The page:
On the negative side is virtually every other cabinet pick.  From climate change denier Scott Pruitt heading the EPA to school choice advocate Betsy DeVos as head of the Department of Education to Health and Human Services Secretary Tom Price who has publicly decried the Affordable Care Act but was not able to present a replacement that his own party could pass to foreclosure king Steven Mnuchin as Treasury Secretary, the Trump cabinet is loaded with people whose perspective of the direction America must take is virtually the exact opposite of my own.

And, to top it off, Rex Tillerson as Secretary of State.  Zero diplomatic experience, serious business ties with Russia, whom in case you forgot, is the money behind Bashar Al-Assad, Syria's president and competition (in Spicer's world) for worst man in history.  At this point, no one really knows if there was any quid pro quo between some of Trump's campaign officers and the Russian government, but it is certainly not in question that there is some lots of circumstantial evidence as well as a serious of suspicious coincidences.

But worse, if we accept the fact that foreign forces attempt to influence elections in America, just as we have influenced as well as created regime change in multiple countries around the world, it is the White House budget proposal that cause the most concern.  Massive cuts in programs that help real Americans will be tossed aside like an old shoe, should anything resembling the proposed budget get passed.  The list is gargantuan, too large to even begin to detail here.  It it clear that in the name of making America Great Again, President Trump's vision is more weapons, a bigger stick to wave at our enemies, and less federal support for those not born with his silver spoon.  Fortunately, we know the budget won't pass in its current form, but we also know that many important programs will be axed, many safety nets will be cut, and many more decisions that place short term economic growth over the long term health of American citizens and our environment will be proposed and passed.

So often in life, we are unable to understand when pivotal moments occur.  Later, with the advantage of hindsight we may shake our heads in understanding, but usually the moments pass without our recognition of their importance.

Electing Donald Trump as President, along with granting him a GOP majority in Congress may well be one of those moments marked by history as a watershed.  But, and this is the critical understanding, it does not have to be interpreted as a negative moment.

Our sun, a star, will eventually experience an explosive death, a supernova.  Generally, just before this event, the star obtains the brightness of 100 suns, for a short time.  Perhaps this election, and the years which are to come, will be marked by history as the last great burst of activity which is characterized by greed, selfishness, and short sighted decisions.  Perhaps future historians will note with pride that this election galvanized the movement which shattered the belief that electing the rich will uplift the citizenry, that destroying the environment to justify job creation is myopic, that dehumanizing our enemies to justify their killing is still murder, that material wealth is only as good as the ways it is used to end poverty, hunger, and need, and that cooperation is the foundation upon which humanity's spiritual evolution was built.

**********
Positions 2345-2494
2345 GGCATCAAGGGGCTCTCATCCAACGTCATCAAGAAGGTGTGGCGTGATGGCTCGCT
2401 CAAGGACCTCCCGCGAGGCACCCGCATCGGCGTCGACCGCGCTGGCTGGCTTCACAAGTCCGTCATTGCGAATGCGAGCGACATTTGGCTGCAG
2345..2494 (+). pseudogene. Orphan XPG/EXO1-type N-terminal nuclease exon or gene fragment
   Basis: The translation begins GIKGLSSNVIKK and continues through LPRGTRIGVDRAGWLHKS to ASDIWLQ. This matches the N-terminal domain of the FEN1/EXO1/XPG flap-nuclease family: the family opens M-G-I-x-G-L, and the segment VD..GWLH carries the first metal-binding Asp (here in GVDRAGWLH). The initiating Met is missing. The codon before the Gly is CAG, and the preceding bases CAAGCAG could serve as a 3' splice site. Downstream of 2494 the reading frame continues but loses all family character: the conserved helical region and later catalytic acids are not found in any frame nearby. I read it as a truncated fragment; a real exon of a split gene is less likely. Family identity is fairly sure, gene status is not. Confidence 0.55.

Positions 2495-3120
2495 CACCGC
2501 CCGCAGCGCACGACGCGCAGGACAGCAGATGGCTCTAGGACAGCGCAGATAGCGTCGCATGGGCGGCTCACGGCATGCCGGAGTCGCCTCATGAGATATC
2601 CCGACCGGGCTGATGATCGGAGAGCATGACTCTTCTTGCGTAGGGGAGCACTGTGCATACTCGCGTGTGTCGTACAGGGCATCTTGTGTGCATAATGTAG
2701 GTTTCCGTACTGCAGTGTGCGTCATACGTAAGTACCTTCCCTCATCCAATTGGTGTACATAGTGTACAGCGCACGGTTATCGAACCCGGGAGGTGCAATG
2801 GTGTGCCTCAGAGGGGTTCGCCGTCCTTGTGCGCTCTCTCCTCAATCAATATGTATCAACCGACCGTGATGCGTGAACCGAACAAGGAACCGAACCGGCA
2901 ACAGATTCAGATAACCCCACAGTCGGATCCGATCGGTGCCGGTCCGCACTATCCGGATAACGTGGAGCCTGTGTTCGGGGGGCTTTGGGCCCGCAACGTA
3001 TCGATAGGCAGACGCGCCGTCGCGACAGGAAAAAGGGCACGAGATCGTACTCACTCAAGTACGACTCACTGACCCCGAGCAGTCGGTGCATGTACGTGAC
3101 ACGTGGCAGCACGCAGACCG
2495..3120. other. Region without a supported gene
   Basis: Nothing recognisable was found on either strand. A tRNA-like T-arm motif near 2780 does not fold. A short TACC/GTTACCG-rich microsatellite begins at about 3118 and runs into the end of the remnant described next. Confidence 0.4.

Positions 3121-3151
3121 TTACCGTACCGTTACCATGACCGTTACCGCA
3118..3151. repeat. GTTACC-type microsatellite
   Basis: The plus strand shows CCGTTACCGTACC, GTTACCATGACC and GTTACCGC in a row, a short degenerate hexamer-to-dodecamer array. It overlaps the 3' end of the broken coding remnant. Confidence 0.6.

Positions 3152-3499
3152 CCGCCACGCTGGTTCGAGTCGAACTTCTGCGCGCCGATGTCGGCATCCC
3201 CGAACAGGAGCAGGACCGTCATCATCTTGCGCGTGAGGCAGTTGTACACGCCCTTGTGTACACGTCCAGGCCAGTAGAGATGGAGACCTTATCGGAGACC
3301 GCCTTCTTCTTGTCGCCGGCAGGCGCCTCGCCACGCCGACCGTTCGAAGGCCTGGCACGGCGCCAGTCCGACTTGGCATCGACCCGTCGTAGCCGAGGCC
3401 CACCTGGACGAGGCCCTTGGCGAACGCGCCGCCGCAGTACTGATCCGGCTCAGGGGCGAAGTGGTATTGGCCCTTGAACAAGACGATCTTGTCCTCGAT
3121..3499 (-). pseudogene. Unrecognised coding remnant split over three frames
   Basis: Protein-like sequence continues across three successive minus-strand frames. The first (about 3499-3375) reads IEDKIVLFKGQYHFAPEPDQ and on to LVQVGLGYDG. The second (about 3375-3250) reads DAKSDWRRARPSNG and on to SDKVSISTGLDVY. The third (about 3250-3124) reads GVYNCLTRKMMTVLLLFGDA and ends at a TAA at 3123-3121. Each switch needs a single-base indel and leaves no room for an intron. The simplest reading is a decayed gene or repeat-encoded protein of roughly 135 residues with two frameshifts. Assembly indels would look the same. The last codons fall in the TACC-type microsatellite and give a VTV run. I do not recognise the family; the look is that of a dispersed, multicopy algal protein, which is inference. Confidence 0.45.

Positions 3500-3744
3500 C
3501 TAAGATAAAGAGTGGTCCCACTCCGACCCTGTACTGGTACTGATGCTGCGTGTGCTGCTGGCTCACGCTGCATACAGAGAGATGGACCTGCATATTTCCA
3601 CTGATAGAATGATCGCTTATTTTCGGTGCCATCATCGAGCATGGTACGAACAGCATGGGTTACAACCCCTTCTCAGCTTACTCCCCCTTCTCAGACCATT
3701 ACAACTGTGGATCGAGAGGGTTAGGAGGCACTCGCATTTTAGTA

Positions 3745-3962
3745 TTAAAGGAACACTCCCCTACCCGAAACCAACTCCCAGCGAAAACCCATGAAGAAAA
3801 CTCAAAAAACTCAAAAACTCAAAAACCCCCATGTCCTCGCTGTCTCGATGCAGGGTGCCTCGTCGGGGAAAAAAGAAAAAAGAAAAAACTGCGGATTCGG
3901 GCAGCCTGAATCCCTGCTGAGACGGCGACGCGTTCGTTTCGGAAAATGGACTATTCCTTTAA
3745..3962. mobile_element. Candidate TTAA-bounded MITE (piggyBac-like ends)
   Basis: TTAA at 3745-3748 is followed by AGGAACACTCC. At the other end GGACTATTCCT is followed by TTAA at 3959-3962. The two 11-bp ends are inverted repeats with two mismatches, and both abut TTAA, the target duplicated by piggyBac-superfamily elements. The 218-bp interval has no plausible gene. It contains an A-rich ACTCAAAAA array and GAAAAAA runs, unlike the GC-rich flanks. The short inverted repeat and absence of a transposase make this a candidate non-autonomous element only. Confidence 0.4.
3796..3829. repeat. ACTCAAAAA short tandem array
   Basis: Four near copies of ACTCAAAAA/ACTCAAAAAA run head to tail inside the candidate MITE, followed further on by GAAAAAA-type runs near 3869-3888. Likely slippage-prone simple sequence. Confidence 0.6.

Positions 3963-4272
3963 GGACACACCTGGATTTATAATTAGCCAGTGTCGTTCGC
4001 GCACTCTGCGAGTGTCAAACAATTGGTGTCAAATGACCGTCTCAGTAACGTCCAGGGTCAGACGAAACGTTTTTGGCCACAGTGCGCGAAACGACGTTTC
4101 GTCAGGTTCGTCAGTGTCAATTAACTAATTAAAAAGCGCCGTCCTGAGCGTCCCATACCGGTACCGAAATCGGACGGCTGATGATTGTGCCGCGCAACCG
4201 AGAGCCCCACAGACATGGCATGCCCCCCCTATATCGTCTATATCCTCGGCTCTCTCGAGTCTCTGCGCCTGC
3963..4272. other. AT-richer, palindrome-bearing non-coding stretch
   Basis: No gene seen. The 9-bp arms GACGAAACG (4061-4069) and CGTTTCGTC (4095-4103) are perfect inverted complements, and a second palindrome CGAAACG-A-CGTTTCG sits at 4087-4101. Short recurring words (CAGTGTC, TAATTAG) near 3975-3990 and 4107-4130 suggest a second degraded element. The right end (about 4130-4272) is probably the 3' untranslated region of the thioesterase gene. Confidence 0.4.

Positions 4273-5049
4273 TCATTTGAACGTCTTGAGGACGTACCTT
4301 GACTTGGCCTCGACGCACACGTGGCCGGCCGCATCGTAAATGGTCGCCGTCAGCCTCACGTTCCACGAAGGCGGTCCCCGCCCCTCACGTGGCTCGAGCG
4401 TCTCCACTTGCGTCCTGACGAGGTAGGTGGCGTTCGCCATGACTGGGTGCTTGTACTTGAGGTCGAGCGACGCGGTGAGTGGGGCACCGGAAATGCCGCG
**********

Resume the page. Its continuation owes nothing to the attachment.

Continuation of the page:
Tuesday, April 11, 2017

Seeking Hope

Just finished reading the April issue of National Geographic.  Amazing edition, cover to cover!!

Four articles in particular blew me away.

Two articles referenced climate change, one from the perspective of a rational explanation of the science behind the assertions that climate change is real, and the activities of the human race is behind the shift, and the second from the viewpoint of real life people who live in Alaska and are experiencing the change in climate first hand.

The initial article details the evidence.  Three consecutive years of a new record for the highest average global temperature since records have been kept.  Last year's average was 1.69 degrees warmer than the 20th century average.  No natural cause explains the change.  Human emitted greenhouse gases form a steadily thickening blanket that traps hear at the Earth’s surface.  More than 9 out of 10 climate scientists agree that carbon emissions cause global warming.  Its real, and it is dangerous.

From dwindling acrtic ice to more intense weather to the reduction of wildlife species with even more (one is six) in danger of extinction in the next 80 years, the negative consequences of climate change will not go away despite the efforts of the fossil fuel industry to cast doubt, and the current administration’s head in the sand attitude.

With reference to the Alaskans already experiencing the effects, it only takes a trip to the lower half of this huge state to spend time with those who see the change first hand to know it is real.  In “Racing the Thaw”, the reduction of the permafrost is creating a frantic rush to save the artifacts now being revealed, artifacts that had been frozen in the ground for hundreds, even thousands of years.   As only Nat Geo can, we read about the Yupik people and their struggle to adapt to changes which are slowly, inexorably, preventing them from continuing the tradition of their ancestors.

But, as is the thinking at Nat Geo, there are many ways to address the issue.  The advances in wind and solar power technologies have resulted in clean energy becoming cheaper than fossil fuel sources.  It is now just the will to begin the switch to cleaner energy that stand in the way of an eventual changeover from oil, natural gas and coal.  Of course, it is a process, a process than can take years, even decades, but the longer we delay making that concerted effort to change, the more damage we do to our environment.  Damage that may not be reversible if we wait too long.